The mildest form of gum disease is known as ‘gingivitis’. The symptoms of this include swollen and inflamed gums, occasional bleeding when brushing your teeth, and some noticeable odours. If left untreated, gingivitis can progress to a more serious condition called ‘periodontitis’, where pockets between the tooth and the gums are there is bone loss around the tooth. When these pockets are, the gums may begin to recede, which can result in the teeth becoming loose, falling out or needing to be extracted.
Gum disease often commences in areas of the mouth that are hard to clean, such as your back teeth, along the gum lines, and around fillings or where there’s been other dental work.
What is the treatment of gum disease?
Good home care routine along with regular professional dental cleaning can help prevent gum disease. Like many conditions, early intervention to treat gum diseases can ensure the longevity of your teeth. If you have swollen or bleeding gums or your teeth feel loose, see your Holistic Melbourne dentist at the earliest.
Our dentists will first examine your gums with a probe to measure the spaces between the tooth and gum and may do some radiographs to check the bone support. This will determine the health of your gums and supporting structures. Followed by
- Removing the plaque build-up using special dental instruments.
- Conduct ‘scaling’ – which means cleaning the tooth surface from above the gum line and in any shallow pockets that may have formed between the tooth and the gum, carefully and thoroughly removing all plaque and tartar.
- This would be followed by instructions of tooth cleaning techniques relevant to your mouth and developing a personalised home and professional oral care regime to follow on.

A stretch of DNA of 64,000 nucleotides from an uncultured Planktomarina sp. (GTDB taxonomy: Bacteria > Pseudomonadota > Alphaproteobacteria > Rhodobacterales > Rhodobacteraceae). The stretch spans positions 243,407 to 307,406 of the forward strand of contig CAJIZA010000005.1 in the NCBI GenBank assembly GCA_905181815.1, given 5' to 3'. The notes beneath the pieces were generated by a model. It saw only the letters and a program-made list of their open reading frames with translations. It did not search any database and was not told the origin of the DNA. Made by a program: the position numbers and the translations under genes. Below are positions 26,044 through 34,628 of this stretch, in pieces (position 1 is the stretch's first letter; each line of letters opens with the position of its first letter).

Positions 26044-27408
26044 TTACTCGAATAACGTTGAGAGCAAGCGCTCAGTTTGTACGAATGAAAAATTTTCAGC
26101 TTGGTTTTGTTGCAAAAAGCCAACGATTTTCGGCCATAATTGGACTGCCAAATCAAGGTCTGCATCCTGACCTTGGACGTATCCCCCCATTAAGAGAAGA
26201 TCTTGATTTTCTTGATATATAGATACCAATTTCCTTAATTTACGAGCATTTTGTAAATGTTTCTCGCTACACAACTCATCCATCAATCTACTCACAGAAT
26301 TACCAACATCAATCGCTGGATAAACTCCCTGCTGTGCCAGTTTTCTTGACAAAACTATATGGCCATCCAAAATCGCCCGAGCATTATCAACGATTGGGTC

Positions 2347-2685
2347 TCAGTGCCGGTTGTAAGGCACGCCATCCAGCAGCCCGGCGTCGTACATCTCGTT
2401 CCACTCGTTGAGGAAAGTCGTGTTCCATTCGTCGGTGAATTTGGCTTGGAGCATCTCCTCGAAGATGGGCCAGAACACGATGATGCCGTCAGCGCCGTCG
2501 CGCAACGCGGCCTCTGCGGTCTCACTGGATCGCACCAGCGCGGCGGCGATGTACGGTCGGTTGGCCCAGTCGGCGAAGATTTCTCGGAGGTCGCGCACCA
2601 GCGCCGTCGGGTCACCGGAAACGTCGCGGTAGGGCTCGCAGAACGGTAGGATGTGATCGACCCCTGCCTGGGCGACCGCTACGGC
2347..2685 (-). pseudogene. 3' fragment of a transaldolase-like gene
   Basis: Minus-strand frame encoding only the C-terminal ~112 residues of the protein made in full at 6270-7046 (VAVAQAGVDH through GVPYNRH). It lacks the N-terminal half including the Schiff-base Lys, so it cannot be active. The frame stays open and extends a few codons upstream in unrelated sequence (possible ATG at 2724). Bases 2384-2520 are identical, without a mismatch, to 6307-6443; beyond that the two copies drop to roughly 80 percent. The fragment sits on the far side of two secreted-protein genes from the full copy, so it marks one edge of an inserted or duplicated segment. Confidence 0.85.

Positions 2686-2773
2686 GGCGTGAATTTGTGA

If you have more advanced gum disease, other treatment may be required such as:
- Root planing – This is a multiple visit process that’s designed to remove toxins and bacteria from the root surfaces of the tooth, usually done under a local anaesthetic. You may need to make several visits to your Holistic Dental practitioner, with different areas of the mouth being cleaned each time.
- Filling replacement – If a filling is contributing to the gum disease, this may need to be reshaped or replaced.
- Surgery – If inflammation and deep pockets remain after scaling and planning, you may require ‘flap’ surgery, which involves lifting back the gums to remove the tartar.
Book in for an Initial Dental Consultation
Often visiting a dentist is not on the top of someone’s ‘To Do’ list but there are times when you need to act fast. Early intervention to treat gum diseases can ensure long lasting teeth. If you have swollen or bleeding gums or your teeth feel loose, we recommend you call us on (03)96622288 or alternatively fill the book now, for us to get in touch.
Our Smile Makeover Gallery
Have a Question?
We Accept All Major Health Funds
Any surgical or invasive procedure carries risks. Before proceeding, you should seek a second opinion from an appropriately qualified health practitioner.